(WMC-TV) - Tipton County farmer David McDaniel spends a lot of time these days walking around his forty-five hundred acre farm.
He's already seeing crop damage from this hot weather, and he is worried if we don't get a rain soon that his crops will literally burn up.
"I don't know if we've ever had this hot a temperature this early in the summer," McDaniel stated.
McDaniel farms corn, cotton, and soybeans. He says he's lucky to have planted most of crops early this year.
"I'm most concerned about our corn and soybeans that we planted early," said McDaniel, "they're starting to pod out now and they're really needing some rain."
McDaniel says he irrigates some of his farm. He also has another way to hold moisture in his soybean field.
"We'll cut our wheat and no till our soybeans back into our wheat stubble, it holds moisture," explained McDaniel.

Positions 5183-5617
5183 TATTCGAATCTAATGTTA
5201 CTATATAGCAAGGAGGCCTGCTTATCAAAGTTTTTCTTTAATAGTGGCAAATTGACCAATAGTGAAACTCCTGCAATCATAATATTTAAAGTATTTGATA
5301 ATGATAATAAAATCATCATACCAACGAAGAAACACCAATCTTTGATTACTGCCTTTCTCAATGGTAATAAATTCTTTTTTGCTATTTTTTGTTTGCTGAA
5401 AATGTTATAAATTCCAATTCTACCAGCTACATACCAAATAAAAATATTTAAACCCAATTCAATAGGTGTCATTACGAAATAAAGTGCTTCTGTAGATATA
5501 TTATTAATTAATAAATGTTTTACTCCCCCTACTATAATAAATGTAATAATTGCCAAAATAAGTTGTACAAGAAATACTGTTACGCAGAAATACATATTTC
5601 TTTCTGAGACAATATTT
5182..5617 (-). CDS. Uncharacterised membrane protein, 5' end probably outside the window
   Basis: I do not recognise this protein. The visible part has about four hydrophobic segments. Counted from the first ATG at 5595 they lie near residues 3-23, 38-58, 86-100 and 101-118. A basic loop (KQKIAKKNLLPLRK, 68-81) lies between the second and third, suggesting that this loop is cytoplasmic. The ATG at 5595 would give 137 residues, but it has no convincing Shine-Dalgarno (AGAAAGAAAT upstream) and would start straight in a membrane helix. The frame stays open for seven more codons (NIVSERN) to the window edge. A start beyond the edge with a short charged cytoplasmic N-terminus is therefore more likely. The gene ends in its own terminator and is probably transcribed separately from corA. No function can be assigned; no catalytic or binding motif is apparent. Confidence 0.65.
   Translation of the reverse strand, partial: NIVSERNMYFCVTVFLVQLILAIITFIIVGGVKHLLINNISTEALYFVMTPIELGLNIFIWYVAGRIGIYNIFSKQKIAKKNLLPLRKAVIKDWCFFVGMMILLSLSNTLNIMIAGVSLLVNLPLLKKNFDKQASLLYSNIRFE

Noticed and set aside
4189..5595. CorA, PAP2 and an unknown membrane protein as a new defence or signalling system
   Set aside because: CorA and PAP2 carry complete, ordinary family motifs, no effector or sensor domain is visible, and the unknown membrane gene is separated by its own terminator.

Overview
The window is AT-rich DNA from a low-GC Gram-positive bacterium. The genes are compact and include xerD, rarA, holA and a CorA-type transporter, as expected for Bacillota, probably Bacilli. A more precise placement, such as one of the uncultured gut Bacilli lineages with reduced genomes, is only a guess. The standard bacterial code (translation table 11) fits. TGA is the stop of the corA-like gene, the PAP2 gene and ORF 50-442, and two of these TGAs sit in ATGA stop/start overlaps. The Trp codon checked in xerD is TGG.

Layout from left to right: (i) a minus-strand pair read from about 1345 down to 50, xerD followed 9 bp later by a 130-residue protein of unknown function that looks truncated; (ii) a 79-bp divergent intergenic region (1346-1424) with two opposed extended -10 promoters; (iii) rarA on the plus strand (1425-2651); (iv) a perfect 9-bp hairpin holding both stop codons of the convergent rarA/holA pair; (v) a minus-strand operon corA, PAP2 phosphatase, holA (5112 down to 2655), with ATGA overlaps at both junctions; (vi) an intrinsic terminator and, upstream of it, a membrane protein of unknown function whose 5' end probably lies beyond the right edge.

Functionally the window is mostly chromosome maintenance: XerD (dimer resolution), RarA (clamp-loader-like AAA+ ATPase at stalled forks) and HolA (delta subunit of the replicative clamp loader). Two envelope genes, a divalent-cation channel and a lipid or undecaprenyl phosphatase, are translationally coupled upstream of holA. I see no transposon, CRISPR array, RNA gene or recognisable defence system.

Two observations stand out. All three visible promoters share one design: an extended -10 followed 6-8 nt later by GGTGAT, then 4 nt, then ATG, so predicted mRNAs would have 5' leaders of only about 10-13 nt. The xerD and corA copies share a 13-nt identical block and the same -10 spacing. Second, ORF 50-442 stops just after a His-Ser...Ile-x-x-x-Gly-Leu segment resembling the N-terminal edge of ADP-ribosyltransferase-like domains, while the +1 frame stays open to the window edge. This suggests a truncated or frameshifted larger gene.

McDaniel says he farms around 1,100 acres of corn here in the South Tipton County area. He says in order for him not to lose some of this corn, he needs around 3/4 to an inch of rain every week for two to three weeks.
McDaniel says it is way too late in the year to replant any of his crops. He says he's just trying to maintain what he has by watering when he can and spraying for weeds.
"If you don't control them, they're using what moisture you've got. You've gotta get rid of them to let your corn and soybeans get any moisture they can," said McDaniel.